The polls have closed in the west African nation of Guinea, where voters are choosing a new president despite opposition calls to boycott the polling.
A leader of the boycott, former Prime Minister Sidya Toure, told VOA that the turnout was extremely low.
Opposition leaders refused to take part in Sunday's balloting, accusing incumbent President Lansana Conte of planning to rig the polls. They also say the 69-year old president's ill health will prevent him from carrying out his duties.
The long-serving president is widely expected to win a third elected term in office. Final results are expected on Monday.
General Conte's only opponent is little-known legislator, Mamadou Bhoye Barry. Opposition parties have accused Mr. Barry of being on Mr. Conte's payroll and running for election to give the vote an air of authenticity.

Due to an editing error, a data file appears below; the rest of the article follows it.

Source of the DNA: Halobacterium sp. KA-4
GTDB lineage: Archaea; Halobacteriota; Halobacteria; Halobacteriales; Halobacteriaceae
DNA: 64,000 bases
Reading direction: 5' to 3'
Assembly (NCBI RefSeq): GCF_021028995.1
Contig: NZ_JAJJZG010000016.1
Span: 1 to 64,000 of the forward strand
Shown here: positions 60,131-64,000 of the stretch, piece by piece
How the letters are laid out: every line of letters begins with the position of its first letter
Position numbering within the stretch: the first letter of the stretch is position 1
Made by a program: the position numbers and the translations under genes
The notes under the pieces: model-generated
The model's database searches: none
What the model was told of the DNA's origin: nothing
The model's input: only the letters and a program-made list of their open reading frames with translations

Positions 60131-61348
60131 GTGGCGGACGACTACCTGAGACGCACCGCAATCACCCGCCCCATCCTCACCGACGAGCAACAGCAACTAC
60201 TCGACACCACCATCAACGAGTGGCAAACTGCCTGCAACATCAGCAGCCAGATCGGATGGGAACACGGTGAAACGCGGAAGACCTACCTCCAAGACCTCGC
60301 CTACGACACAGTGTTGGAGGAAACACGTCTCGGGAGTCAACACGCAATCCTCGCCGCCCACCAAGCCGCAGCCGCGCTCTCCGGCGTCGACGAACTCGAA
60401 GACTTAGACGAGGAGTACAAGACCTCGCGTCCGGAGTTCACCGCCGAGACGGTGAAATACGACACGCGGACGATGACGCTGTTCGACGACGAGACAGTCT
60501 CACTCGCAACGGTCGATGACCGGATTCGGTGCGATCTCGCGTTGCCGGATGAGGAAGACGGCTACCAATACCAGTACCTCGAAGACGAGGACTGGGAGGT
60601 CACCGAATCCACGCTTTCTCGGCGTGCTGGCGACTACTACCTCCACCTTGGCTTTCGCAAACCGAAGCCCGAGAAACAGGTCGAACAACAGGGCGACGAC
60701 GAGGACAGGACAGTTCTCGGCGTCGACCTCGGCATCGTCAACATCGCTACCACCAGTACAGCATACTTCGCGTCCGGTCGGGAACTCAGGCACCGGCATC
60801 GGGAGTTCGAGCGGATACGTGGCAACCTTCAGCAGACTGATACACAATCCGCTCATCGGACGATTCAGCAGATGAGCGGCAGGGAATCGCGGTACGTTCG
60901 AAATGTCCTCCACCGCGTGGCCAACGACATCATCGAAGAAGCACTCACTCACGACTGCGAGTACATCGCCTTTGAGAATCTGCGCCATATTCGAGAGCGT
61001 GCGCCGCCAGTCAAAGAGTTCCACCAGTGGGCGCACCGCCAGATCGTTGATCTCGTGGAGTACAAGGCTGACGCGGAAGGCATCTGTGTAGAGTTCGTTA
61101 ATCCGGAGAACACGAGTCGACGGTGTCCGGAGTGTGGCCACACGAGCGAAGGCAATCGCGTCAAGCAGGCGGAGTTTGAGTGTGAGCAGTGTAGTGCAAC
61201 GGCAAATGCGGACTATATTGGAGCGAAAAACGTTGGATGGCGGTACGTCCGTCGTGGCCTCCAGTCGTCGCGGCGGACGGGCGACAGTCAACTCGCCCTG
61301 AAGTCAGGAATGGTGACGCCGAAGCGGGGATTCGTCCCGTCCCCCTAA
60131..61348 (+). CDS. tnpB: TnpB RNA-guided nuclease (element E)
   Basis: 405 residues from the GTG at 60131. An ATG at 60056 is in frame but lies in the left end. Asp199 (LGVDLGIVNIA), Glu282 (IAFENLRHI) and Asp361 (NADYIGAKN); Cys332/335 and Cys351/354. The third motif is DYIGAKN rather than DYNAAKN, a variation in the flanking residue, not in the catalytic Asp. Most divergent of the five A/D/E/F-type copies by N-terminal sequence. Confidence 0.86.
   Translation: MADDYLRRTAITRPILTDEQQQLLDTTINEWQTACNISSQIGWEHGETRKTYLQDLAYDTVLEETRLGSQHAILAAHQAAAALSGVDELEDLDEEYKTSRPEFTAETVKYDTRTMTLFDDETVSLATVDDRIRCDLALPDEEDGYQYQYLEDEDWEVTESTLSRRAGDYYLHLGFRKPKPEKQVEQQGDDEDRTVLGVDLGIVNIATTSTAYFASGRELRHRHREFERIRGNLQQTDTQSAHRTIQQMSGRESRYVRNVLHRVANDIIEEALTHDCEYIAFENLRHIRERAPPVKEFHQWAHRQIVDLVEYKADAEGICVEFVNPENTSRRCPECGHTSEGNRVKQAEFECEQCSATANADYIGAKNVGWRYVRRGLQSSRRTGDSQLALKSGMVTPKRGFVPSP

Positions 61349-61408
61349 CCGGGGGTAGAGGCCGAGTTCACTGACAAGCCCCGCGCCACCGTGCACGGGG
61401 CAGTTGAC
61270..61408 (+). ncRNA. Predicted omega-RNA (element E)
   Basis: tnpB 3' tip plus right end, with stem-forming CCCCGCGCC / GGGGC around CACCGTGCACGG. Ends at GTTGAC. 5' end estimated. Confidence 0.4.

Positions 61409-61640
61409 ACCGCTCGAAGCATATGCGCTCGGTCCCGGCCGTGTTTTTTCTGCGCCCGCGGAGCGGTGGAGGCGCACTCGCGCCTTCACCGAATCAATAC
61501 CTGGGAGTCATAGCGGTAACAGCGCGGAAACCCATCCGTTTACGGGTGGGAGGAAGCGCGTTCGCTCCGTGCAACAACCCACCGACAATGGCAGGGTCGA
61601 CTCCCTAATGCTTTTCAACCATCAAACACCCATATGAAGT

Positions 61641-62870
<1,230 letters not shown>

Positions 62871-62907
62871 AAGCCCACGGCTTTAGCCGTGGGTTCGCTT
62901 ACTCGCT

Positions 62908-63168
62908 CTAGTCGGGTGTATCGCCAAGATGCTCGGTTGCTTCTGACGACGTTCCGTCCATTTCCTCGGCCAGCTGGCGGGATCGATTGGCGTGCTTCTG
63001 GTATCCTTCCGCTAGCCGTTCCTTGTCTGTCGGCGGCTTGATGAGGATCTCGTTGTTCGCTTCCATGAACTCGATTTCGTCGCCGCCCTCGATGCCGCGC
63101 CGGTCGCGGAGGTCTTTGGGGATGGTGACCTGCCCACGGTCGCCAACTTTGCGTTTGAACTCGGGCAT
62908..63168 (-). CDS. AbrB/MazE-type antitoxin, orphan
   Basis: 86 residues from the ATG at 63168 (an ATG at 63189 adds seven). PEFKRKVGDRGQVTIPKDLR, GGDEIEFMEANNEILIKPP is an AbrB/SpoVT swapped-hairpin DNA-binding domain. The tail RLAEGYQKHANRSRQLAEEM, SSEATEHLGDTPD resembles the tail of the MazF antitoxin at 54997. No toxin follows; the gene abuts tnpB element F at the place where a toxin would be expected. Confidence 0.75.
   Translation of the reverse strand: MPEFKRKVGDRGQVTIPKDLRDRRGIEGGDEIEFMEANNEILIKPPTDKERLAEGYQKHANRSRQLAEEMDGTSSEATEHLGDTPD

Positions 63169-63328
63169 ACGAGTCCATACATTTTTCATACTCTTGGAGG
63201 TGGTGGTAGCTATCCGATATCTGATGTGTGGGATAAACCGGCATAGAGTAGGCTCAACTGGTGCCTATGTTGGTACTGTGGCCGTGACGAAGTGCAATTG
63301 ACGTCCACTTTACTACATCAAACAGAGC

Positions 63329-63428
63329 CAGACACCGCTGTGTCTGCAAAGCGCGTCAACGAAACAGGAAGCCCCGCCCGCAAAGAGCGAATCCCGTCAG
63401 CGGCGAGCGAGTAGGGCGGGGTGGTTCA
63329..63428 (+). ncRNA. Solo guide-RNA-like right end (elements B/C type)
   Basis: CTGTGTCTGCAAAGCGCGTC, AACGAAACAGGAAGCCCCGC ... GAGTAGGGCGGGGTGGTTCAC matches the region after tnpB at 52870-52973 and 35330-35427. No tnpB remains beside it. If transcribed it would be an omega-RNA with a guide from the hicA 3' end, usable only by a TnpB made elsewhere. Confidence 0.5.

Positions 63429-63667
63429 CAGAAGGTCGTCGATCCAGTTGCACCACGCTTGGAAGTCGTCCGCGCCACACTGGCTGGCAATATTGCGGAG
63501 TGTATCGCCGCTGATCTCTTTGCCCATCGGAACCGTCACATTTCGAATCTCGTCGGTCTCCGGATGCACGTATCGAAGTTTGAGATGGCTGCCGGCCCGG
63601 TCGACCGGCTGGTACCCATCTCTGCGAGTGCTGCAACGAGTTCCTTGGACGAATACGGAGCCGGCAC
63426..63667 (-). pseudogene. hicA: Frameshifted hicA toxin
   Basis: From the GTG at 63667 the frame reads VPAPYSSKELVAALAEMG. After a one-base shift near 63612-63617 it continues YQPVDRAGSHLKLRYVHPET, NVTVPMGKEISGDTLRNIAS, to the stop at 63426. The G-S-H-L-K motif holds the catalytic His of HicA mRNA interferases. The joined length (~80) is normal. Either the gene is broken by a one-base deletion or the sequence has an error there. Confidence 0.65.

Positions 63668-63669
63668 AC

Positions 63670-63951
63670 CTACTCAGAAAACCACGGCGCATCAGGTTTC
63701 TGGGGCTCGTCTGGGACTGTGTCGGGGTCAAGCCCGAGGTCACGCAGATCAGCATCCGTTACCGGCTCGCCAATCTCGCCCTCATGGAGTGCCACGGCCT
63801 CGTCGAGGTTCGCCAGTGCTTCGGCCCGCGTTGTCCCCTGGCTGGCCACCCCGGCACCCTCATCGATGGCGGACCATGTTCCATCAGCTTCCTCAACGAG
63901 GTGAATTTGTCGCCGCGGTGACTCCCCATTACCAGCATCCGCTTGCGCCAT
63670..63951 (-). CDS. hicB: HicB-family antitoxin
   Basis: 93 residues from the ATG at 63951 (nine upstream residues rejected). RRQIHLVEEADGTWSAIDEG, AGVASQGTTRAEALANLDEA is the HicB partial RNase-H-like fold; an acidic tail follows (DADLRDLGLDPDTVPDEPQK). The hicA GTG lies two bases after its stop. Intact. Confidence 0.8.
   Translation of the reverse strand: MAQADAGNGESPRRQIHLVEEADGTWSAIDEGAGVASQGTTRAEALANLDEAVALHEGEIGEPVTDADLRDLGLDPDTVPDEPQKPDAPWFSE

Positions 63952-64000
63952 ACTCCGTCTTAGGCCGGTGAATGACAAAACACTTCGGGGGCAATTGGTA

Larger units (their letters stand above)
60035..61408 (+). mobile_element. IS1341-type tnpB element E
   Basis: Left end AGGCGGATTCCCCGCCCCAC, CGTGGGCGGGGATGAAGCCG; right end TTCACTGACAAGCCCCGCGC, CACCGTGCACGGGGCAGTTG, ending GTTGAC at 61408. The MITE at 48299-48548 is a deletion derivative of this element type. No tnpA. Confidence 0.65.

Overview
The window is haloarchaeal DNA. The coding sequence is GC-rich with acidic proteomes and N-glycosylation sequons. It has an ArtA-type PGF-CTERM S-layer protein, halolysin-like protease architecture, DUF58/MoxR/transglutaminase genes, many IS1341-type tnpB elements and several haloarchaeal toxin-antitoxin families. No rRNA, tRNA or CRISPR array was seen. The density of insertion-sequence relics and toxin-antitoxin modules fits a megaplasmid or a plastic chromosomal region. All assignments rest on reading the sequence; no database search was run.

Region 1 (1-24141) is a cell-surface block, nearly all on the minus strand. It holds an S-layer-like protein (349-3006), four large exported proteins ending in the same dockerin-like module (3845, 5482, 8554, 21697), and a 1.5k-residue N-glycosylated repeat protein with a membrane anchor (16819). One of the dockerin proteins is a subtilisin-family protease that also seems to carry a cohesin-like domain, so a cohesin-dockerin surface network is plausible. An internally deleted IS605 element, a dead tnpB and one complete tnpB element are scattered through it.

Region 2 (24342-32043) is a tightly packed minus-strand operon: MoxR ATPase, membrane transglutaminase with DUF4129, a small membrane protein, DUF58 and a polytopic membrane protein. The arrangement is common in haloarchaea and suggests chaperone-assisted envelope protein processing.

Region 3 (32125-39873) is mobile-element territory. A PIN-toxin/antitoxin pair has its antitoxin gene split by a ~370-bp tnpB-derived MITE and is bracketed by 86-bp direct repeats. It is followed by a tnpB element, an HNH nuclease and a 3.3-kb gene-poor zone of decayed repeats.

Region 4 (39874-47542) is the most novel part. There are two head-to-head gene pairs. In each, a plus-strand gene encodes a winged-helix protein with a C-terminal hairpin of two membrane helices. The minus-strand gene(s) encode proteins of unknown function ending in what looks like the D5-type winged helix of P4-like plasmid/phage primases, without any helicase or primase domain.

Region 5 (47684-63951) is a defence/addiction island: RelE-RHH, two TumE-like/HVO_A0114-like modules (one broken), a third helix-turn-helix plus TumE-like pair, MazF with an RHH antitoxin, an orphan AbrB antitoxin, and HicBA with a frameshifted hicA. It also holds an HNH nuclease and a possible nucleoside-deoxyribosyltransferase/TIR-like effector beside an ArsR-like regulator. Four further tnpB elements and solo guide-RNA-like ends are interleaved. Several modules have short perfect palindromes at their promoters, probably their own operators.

Just two foreign observers are monitoring the election, both from Ivory Coast.
General Conte has ruled Guinea since a military coup in 1984. He legitimized his rule in 1993 by winning an election under a new constitution. But the opposition claimed that vote, as well as another one in 1998, was rigged.
Two years ago, Mr. Conte changed the constitution so he could run for a third term.
Guinea, a former French colony that gained independence in 1958, is known to have one-third of the world's known reserves of bauxite, which is used to produce aluminum. It also has reserves of gold, diamonds and iron ore. But the country remains impoverished due to corruption and inflation.